August 21, 2014
Don’t Sweat the Small Stuff
By Brittany Fleck, USC Student
Have you heard of the saying “Don’t Sweat the Small Stuff?” Do you try to manipulate situations so much that you end up driving yourself crazy? Do you obsess over tiny details and fixate on the pieces of a plan that don’t run smoothly? Does your worrying make the outcome any better than it was in your head? Or did it fall into an order like all events of life ultimately do? Or maybe you did achieve your goal like you planned out, but you didn’t enjoy the process of getting there.
Over-thinkers suffer from a very specific ailment: we sweat the small stuff. All day, every day, we focus on the tiny pieces of an excessively elaborate plan. While being detail-oriented means we are consistently taking initiative, working hard, and getting things done, there’s a point of diminishing returns that can really take a toll on one’s mental state. When we scrutinize every angle of a situation and play it out so much that the outcome either exceeds or falls below our expectations, we can get so caught up in the details that that we can’t see straight anymore. To make matters worse, we end up worrying needlessly and creating a whole lot of extra stress.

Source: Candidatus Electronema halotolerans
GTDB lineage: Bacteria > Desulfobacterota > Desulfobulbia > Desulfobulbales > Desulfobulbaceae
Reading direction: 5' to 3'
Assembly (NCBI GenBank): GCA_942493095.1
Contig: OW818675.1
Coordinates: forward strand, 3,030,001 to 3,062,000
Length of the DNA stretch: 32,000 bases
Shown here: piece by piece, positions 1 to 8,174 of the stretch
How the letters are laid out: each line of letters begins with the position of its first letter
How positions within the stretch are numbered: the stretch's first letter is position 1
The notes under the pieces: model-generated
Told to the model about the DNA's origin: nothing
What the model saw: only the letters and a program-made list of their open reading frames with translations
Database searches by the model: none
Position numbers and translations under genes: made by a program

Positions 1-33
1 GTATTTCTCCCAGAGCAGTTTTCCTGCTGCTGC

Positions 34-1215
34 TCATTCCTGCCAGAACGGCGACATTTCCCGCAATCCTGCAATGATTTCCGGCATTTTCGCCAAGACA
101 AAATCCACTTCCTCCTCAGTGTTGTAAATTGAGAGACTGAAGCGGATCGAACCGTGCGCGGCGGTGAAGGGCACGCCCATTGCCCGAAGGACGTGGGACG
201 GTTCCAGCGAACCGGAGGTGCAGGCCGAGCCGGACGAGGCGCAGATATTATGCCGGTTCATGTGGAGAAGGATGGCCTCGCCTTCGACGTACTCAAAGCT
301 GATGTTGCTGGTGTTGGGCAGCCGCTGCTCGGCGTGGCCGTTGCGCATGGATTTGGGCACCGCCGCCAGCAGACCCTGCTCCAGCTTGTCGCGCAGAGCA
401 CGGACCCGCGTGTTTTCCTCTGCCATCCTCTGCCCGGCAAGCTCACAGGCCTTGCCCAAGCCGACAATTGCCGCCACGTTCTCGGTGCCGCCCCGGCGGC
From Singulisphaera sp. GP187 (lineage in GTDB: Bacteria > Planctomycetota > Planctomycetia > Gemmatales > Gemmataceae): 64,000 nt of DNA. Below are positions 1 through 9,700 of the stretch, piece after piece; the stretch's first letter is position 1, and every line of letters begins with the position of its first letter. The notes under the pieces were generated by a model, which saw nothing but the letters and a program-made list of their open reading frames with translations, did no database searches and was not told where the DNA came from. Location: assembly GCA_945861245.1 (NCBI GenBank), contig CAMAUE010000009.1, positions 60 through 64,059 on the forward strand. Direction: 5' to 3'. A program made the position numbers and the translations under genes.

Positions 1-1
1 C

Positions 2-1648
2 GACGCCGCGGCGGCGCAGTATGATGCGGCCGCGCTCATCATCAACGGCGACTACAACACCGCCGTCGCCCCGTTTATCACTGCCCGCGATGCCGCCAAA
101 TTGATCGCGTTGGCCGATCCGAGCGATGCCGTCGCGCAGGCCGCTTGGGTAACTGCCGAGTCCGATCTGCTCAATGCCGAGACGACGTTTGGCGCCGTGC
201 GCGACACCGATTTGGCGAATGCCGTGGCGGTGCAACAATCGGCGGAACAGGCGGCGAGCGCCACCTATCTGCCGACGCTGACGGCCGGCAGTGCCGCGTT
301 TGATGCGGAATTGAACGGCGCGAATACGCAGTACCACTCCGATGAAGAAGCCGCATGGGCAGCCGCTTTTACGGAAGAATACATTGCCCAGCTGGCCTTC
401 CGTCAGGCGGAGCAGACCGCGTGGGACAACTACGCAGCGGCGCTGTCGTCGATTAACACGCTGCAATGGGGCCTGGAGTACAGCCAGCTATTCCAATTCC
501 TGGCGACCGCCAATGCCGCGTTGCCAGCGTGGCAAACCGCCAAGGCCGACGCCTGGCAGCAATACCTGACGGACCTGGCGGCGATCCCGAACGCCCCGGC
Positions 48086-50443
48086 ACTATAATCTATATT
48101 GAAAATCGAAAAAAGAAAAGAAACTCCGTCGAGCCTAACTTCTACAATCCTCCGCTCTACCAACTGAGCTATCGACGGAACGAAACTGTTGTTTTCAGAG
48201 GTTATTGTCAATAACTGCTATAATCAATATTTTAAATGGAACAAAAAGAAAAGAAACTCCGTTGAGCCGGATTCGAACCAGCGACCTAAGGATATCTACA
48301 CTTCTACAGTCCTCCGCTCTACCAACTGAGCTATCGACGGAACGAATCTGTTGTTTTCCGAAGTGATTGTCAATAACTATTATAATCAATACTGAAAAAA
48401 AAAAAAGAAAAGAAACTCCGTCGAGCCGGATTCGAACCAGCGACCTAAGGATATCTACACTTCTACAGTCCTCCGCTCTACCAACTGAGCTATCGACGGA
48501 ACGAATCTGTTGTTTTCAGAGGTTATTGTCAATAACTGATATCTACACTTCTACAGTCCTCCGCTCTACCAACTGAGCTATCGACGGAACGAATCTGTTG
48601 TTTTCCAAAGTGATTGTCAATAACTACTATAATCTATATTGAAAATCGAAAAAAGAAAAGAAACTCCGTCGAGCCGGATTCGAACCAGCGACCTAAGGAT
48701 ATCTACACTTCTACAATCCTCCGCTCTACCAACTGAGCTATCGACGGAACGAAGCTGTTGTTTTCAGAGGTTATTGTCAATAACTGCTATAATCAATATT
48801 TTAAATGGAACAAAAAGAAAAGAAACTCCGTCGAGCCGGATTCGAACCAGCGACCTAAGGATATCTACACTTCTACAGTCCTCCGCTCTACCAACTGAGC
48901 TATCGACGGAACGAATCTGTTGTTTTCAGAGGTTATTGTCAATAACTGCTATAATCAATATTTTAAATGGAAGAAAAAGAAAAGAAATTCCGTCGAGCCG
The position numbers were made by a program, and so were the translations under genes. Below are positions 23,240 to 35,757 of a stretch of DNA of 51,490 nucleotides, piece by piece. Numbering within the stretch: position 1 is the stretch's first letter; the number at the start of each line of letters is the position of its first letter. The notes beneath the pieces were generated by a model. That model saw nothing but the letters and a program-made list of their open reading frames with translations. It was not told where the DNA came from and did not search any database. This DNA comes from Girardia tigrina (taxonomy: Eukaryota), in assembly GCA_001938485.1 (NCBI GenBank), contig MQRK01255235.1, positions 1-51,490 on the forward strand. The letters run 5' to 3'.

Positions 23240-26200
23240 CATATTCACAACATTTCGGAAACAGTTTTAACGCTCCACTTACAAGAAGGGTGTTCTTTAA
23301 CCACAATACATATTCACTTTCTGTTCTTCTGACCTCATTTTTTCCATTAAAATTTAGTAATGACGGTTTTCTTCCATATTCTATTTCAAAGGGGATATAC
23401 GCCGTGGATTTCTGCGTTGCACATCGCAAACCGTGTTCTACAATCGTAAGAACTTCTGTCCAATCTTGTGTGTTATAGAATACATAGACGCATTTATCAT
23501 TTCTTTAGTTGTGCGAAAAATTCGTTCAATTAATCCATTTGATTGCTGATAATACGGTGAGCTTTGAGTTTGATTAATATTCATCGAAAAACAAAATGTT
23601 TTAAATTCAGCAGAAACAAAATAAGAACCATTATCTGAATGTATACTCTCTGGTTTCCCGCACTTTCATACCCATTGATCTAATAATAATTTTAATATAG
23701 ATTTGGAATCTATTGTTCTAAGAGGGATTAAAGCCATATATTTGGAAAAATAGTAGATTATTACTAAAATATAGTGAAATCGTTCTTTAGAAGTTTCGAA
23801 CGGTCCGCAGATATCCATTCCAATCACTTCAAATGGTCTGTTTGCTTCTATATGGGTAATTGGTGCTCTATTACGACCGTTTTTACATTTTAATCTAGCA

I think one of the biggest problems that I face in my life is this constant ability to over think. I have become better at it through the years, but ultimately it is a practice- one that needs constant revisiting to become good at. The thing about over thinking is it kind of sneaks up on you. You over think one event, one encounter, one meal and it starts to add up… and then weigh you down. When every decision you make requires a complete and thorough analysis, you get so caught up in the nitty-gritty that you lose sight of the big picture and get stuck in place.
For me- the best way that I can deal with my racy brain is to BREATHE. When I remind myself to breathe it takes me out of my obsessive and irrational thoughts and brings me to a place when I have a clear mind.
I ask myself- “what really is the worst thing that can happen,” will I care about this tomorrow,” “is this excess worrying and fear of not being perfect or doing things the ‘right way’ preventing me from completely being me and enjoying life?” These questions tend to set me back on track, but only when I answer fully and thoroughly. Make sure you do the same. Continue with deep breathing and relaxation and I guarantee that you’ll be amazed at what you see with a fresh set of eyes.